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Columbus Crossroads
I-70/I-71 South Innerbelt - November 2003

Frequently Asked Questions


Question: Will widening the highway increase the gap between downtown and neighborhoods?
Answer: No. We could add more lanes for through traffic without increasing the gap by pulling back grassy slopes along the highway and pulling ramps out of the middle and placing them in safer locations along the periphery of the downtown corridor.

Q: Will it require building outside the right of way?
A: Yes. The proposed concept maximizes the existing highway right of way, but we would likely need slivers of land along pinch points in the corridor — but no residential property, historic structures or churches. Of the roughly 60,000 residents and 20,000 structures along the corridor, we would likely impact less than a dozen properties.

Q: Will it increase traffic on city streets?
A: Traffic volumes would be higher on some sections and lower on others. However, traffic volumes at their peak would only be about half the volume you would expect on a typical stretch of High Street. In addition, it could reduce cut through traffic on neighborhood streets as motorists would have a greater incentive to travel along improved city streets parallel to the freeway. ODOT is completing a traffic analysis and will share the details of that analysis at future public meetings.

Q: Will it make pedestrian crossings more difficult?
A: No. It’s easier to create more friendly pedestrian walkways by pulling downtown ramps out of the middle of the corridor and placing them on the periphery of downtown. Moving these ramps would eliminate high-speed freeway traffic that darts on and off at Front, Third and Fourth, and it would give us the opportunity to calm traffic before it reaches signalized intersections.

Q: Will funneling local traffic through these signalized intersections create more congestion on city streets?
A: Initial traffic modeling shows the concept would move traffic through the corridor efficiently. During the next phase of the study, the public will have a chance to review the details of this modeling, including travel times.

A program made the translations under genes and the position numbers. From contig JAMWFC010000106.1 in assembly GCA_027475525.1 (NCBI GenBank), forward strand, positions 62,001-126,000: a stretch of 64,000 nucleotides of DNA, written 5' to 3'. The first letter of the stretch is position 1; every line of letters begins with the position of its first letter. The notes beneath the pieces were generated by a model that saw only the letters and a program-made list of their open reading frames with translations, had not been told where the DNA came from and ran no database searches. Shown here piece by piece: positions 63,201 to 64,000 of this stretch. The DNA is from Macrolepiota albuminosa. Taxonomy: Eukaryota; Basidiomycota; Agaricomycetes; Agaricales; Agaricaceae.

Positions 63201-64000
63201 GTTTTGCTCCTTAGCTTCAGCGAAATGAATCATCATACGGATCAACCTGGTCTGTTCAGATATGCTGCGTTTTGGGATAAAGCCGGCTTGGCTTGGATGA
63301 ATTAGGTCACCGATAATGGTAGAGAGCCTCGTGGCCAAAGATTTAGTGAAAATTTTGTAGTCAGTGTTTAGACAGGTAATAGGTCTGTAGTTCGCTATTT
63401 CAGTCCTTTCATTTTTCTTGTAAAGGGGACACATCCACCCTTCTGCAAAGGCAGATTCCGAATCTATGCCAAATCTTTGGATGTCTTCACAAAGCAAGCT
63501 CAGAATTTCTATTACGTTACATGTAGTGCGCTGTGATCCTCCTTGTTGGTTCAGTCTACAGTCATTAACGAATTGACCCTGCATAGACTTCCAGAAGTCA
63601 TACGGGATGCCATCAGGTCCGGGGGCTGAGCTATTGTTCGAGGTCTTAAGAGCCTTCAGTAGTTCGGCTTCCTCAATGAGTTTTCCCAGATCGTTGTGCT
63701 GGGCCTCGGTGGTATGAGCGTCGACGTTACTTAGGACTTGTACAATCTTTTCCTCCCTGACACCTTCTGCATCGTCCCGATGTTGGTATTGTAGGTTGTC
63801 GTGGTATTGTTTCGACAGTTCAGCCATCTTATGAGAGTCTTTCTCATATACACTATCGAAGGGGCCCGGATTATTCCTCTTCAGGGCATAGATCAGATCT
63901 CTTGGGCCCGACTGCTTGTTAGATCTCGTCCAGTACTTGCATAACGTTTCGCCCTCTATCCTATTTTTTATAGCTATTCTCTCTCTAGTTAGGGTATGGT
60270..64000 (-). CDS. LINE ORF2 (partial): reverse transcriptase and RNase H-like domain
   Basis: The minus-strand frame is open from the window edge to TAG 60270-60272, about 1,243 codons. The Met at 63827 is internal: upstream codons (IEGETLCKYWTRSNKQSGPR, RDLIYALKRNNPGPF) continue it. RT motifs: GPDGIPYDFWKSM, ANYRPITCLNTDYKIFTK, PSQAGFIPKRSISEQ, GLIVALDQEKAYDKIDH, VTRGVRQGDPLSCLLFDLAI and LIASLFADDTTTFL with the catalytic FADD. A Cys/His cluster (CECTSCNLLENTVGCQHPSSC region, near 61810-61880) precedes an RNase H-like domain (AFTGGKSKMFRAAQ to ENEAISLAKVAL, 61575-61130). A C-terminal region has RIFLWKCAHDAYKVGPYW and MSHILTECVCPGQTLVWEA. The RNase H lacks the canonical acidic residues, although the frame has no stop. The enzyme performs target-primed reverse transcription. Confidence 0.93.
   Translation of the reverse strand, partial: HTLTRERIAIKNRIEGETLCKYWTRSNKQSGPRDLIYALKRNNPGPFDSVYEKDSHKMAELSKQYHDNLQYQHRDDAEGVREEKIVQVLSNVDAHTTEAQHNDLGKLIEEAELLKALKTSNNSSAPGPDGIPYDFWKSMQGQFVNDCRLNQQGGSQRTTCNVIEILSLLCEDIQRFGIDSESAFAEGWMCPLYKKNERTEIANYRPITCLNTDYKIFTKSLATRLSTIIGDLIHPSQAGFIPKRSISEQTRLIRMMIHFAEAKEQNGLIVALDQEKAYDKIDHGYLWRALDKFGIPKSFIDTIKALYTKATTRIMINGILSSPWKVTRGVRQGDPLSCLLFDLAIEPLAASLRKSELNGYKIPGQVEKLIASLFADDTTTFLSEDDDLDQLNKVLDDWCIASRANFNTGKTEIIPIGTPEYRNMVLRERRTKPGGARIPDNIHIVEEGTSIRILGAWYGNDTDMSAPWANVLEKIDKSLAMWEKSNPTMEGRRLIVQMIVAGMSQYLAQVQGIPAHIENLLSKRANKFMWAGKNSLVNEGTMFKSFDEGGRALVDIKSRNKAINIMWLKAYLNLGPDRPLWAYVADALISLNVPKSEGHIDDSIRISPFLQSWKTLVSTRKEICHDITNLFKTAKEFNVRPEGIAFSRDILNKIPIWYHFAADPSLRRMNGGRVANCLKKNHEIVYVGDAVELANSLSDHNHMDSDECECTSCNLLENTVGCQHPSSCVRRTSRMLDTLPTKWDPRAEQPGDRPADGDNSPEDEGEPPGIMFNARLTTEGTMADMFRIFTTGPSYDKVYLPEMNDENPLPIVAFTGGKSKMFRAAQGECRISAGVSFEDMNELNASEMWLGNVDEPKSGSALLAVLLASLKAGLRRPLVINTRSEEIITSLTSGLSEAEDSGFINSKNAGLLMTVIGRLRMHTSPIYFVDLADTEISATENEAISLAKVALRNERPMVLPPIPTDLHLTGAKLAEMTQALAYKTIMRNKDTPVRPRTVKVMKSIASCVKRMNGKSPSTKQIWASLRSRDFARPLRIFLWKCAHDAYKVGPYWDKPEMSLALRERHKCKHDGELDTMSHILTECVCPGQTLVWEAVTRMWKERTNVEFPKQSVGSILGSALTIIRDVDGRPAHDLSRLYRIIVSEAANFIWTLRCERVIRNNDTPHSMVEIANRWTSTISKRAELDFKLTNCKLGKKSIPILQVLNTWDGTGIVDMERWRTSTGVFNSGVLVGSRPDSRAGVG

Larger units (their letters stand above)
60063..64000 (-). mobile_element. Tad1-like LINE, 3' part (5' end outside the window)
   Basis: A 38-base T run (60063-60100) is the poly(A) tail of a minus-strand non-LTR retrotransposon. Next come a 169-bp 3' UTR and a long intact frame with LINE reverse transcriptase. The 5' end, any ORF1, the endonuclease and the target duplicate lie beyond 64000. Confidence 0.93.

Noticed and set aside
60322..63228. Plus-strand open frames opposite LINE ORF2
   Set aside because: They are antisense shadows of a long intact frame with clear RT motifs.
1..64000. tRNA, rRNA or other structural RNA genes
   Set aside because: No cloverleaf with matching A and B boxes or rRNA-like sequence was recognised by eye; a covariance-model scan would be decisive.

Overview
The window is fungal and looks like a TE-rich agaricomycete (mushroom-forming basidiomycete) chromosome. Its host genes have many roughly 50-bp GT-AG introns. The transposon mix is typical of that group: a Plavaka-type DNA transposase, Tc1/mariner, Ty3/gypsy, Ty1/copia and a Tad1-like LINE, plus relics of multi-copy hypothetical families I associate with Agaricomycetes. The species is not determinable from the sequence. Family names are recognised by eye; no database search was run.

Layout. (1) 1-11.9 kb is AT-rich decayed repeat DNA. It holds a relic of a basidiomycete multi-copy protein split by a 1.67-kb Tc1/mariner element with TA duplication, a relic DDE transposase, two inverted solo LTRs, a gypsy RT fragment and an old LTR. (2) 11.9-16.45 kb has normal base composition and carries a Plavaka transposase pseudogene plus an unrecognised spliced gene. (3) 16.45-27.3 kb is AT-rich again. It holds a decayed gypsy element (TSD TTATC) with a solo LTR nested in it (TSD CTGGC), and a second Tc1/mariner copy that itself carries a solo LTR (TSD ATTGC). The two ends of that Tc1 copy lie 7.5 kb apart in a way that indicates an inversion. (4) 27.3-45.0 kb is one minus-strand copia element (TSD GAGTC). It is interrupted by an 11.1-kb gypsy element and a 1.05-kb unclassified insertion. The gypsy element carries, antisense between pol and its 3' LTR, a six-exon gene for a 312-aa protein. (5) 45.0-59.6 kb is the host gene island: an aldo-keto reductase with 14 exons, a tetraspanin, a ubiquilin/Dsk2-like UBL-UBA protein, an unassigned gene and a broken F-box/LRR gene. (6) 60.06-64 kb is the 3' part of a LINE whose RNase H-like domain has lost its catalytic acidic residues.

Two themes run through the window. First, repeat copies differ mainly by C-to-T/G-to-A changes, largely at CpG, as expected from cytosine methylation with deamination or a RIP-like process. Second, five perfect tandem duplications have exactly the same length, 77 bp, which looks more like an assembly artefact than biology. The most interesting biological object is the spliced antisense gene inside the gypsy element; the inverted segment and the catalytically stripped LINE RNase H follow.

Q: Will it reduce access into the downtown by eliminating ramps?
A: No.  Under the concept, the ramps at Fulton, Livingston, Third and Fourth would be moved to safer locations on the periphery of downtown, but we would maintain access to all current city streets and neighborhoods. For example, along eastbound I-70, southbound I-71 and northbound I-71, the number of ramps into downtown would go from three to two. However, the placement and number of ramps within the corridor will potentially change based on public input.

In general, moving the ramps to safer locations and spacing them farther a part would help reduce accidents and improve access into and out of downtown by reducing weaving and merging.

Q: Would parking be maintained on Fulton and Livingston?
A: The design can accommodate metered parking.

Q: Is this the final concept under consideration?
A: No. Other concepts are being considered, including: "No Build" (do nothing), a tunnel or deck system and public transit. However, we need public input on this concept to further develop it. The analysis of all the concepts will be shared at future public meetings.

Schematics of the dual freeway and city street system (maps)  


I-70 schematic of the dual freeway and city street system being proposed by ODOT to fix the "split." (map)

Click for: pdf (1.755 Mb)

I-70/I-71S/SR 315N schematic of the dual freeway and city street system being proposed by ODOT to fix the "split."

Click for: pdf (961 Kb PDF)

I-70/I-71N schematic of the dual freeway and city street system being proposed by ODOT to fix the "split."

Click for: pdf (469 Kb PDF)